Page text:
by Geralyn Magan, LeadingAge
Published on Sept. 16, 2013
A new study from CAST Supporter Healthsense found evidence that using remote monitoring technology can help assisted living communities:
The retrospective study calculated the return on investment (ROI) experienced by 3 Minnesota-based assisted living communities after they implemented the Healthsense eNeighbor remote monitoring solution. Researchers compared these communities with 3 assisted living settings that did not offer the eNeighbor service.
Halleland Habicht Consulting LLC conducted the study for Healthsense. Members of the Healthsense Care Alliance provided in-kind support.
eNeighbor Significantly Reduced Move-Out Rates
Researchers compared the number of resident discharges from buildings with and without remote monitoring. They found that assisted living communities using eNeighbor had 27% fewer move-outs. Specifically, researchers documented move-out rates of:
Increased Service Revenues with eNeighbor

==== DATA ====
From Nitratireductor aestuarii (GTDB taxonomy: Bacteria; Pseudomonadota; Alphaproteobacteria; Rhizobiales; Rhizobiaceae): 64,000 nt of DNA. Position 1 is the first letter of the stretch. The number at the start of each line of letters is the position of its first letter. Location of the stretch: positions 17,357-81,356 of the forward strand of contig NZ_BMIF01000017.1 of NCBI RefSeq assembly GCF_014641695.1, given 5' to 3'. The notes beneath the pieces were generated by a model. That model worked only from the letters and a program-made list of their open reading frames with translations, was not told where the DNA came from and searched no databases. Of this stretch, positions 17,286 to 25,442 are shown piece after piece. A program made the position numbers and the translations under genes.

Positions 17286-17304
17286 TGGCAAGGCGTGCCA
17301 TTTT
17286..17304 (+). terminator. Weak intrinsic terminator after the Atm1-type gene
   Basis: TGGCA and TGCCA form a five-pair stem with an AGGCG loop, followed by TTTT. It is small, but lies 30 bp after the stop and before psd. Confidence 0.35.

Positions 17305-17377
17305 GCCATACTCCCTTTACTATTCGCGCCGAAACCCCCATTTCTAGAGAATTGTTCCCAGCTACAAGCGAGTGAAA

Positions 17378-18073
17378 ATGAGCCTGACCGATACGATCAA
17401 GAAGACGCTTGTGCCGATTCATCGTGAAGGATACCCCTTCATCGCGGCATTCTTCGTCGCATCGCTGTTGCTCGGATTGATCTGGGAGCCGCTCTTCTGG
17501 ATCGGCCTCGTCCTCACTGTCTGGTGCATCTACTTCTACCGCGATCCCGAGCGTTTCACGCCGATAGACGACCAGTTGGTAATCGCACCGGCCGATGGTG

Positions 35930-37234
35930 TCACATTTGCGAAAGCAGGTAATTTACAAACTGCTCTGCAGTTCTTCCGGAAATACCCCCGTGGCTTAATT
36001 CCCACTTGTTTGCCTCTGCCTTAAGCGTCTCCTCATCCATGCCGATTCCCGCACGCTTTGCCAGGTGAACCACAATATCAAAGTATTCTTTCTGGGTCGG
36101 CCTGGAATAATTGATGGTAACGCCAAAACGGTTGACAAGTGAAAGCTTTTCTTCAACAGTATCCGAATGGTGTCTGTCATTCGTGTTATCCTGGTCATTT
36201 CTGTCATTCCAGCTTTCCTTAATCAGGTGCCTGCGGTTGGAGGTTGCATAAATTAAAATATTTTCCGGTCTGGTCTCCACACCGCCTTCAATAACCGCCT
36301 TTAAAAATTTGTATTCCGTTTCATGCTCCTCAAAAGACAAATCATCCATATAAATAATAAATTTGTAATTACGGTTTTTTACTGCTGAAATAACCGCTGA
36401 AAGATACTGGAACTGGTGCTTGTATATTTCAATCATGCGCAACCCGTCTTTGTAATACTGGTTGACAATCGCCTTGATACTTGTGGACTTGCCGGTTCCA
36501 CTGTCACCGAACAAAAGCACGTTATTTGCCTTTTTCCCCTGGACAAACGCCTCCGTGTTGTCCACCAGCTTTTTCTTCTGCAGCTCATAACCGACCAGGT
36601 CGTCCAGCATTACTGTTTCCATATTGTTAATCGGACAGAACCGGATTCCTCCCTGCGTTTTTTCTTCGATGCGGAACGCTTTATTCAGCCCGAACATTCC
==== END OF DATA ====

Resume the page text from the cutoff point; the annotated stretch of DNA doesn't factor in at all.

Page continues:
Researchers explored whether eNeighbor services were associated with increased service revenues over and above unit rental costs. They found that service package revenues were substantially higher for residents living in assisted living communities with eNeighbor. The average monthly non-rent service package revenue was:
Rising Staff Productivity
Staff productivity measures were based on the rate at which communities substituted eNeighbor for the staff time needed to perform room checks of residents.
Researchers speculated that an assisted living setting following standards of care would commit 42 hours per day to check the rooms of 42 eligible residents. They also estimated that the eNeighbor system would substitute for 85% of those room checks.
Given these assumption, wrote the researchers, “we can make the case that … approximately 1 full-time equivalent (FTE) staff person per day of a health aide or a nurse was being offset by eNeighbor services.”
Need for More Study
The analysis had a few limitations, including the fact that it was retrospective, say the report’s authors. In addition, the study only assessed ROI from the perspective of assisted living community owners/operators. The authors suggest that they would have observed greater impacts if the analysis had addressed the financial perspectives of residents, families and payers.
Finally, the report’s authors called for more research.
“The next step in further advancing this research is to conduct prospective studies either randomized controlled studies or prospective observational studies that begin with common metrics to be collected in real time across living settings,” they write.
Originally published on Leading Age